Germany has a statutory right of reply in the media. Maximilian Ruhenstroth-Bauer explains a path to defending your reputation without going to court.
The right of reply is an attainment of the French Revolution and is based on the principle audiatur et altera pars – the right to be heard. It entitles people, who feel they have been unfairly portrayed or defamed by a media report, to have a response published by the same outlet. In Germany, the right of reply was first introduced in the state of Baden in 1831 and then through the Imperial Press Law of 1874 as a “demand for correction”. Though it is now recognised as a statutory concept in the German legal system stipulated through the Länder (federal states) press laws, the right of reply is also derived from the provisions of the Basic Law as press freedoms find their limits in the right to personal honour. To this effect, the right of reply – in addition to legislative options such as cease-and-desist declarations and rectifications – is not merely constitutionally permissible but required, even though it is not expressly mandated by the constitutional text. Under the German legal system, a positive obligation is imposed on the state to safeguard individuals against the media’s impact on their reputation and dignity.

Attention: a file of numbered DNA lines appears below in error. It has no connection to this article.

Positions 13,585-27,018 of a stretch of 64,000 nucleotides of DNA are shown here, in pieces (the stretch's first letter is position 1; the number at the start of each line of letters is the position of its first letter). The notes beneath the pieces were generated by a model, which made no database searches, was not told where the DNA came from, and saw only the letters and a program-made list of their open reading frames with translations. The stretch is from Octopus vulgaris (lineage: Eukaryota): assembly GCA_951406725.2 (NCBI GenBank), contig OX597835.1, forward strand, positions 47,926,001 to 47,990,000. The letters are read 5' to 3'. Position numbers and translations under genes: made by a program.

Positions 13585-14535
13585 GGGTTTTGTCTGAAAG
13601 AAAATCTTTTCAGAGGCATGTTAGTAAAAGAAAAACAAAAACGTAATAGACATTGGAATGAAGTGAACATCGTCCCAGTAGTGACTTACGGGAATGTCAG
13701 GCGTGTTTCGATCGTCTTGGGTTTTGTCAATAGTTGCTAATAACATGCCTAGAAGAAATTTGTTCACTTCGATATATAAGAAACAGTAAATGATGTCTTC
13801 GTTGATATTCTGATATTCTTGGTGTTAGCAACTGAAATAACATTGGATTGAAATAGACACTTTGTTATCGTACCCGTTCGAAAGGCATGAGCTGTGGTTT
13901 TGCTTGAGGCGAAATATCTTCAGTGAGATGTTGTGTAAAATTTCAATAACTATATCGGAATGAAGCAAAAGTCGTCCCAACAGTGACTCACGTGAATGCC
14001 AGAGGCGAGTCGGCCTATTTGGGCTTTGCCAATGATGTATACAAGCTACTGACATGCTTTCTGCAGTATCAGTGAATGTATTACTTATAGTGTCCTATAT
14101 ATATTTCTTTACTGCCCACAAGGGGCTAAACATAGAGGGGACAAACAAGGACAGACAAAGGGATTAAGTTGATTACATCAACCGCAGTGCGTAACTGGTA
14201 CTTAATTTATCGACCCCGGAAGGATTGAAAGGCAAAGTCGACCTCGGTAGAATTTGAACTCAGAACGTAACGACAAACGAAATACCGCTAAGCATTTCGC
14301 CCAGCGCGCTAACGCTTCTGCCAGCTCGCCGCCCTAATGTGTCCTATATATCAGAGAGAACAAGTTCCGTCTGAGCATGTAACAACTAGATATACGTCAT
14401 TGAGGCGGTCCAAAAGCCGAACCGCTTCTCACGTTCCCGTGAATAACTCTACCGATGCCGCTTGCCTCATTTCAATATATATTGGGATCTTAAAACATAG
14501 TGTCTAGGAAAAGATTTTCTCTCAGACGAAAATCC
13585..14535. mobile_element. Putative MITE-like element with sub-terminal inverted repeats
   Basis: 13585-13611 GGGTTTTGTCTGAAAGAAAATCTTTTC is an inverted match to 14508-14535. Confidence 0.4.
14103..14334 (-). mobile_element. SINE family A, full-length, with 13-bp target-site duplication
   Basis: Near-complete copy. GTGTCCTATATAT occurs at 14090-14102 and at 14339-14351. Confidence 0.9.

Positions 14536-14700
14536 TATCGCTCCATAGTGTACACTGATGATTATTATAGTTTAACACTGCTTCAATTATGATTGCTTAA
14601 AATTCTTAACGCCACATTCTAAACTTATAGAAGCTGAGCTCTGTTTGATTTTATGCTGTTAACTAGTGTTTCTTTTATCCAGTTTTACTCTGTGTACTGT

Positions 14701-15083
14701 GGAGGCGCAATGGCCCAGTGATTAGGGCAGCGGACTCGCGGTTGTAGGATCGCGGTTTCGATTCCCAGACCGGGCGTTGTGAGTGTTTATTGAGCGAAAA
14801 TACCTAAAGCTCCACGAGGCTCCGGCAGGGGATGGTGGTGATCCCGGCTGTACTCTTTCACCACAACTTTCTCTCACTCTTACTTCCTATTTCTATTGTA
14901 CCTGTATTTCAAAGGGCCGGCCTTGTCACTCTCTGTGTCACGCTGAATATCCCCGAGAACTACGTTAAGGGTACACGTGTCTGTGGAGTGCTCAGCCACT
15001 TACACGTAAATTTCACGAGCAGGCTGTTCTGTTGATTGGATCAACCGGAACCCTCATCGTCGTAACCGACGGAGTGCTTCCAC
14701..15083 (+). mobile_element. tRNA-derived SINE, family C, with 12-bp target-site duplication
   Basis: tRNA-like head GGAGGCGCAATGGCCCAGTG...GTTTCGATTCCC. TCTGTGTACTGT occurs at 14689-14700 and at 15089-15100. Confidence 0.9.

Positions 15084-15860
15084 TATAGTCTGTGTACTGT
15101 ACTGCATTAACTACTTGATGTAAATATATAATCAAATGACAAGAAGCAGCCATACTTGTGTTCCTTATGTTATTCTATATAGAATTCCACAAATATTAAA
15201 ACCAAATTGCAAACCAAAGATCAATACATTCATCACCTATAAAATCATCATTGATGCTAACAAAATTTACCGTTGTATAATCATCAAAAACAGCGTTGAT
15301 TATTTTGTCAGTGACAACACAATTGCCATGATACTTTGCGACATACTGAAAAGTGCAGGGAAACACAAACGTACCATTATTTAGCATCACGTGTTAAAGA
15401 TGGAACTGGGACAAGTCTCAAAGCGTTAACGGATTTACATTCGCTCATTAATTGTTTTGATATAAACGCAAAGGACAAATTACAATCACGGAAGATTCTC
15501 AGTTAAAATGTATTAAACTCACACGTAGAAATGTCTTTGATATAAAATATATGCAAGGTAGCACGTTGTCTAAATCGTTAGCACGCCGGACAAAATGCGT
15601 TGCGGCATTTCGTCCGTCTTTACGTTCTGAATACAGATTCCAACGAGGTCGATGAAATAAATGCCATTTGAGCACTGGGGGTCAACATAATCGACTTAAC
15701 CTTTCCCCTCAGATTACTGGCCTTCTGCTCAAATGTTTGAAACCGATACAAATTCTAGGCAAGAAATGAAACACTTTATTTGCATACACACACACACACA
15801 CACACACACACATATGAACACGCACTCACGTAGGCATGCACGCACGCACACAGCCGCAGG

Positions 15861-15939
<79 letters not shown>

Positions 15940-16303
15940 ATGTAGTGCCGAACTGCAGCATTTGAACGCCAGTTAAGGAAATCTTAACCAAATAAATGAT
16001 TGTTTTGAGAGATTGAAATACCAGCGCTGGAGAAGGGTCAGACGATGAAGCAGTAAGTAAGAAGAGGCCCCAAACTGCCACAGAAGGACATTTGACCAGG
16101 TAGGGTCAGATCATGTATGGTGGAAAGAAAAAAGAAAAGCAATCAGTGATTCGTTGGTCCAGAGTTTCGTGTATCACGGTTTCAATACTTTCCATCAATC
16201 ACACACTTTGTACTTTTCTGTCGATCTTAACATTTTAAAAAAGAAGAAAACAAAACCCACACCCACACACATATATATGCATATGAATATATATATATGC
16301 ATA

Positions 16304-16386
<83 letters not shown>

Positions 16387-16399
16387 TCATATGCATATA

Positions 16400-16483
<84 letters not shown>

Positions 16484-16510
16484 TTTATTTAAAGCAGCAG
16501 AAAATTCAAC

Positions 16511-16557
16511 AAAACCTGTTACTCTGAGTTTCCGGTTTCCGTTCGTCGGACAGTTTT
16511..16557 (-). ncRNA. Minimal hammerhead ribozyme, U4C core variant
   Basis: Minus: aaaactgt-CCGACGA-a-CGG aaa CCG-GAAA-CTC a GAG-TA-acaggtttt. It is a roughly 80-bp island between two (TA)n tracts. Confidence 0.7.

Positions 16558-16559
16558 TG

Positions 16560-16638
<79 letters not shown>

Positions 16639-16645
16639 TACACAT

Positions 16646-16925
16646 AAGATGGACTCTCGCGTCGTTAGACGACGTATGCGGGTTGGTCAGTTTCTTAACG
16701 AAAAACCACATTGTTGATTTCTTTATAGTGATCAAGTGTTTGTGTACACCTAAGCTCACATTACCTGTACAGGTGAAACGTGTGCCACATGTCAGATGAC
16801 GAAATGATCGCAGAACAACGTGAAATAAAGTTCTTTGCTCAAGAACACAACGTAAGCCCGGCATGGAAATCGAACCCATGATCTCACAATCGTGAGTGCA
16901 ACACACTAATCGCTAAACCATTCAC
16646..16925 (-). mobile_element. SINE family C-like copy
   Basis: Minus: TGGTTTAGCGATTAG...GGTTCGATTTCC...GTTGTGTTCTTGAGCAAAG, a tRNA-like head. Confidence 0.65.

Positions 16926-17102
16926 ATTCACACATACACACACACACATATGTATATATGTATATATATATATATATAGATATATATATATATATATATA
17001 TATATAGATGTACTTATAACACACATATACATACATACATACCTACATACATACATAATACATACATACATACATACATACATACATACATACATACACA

The various press laws in the federal states, which display considerable similarity, regulate the rights and responsibilities of the press in accordance with the Basic Law. Rather than providing the public access to the media, the purpose of the right of reply as stipulated in the press laws is to protect individuals from false defamation. However, as opinions and subjective expression of value judgements are excluded from it, the right of reply in Germany is restricted to statements of fact. Any individual, association, company, public authority, whether German or foreign, can request to reply in the national media. The reply must not be defamatory and should not exceed the original statement in length. Typically, the press laws stipulate that it is to be published, free of charge, in the next possible issue of a publication, in the same section, and in the same type as the original statement. If an editor refuses the request, reply claims can be enforced through judicial injunction by a civil court.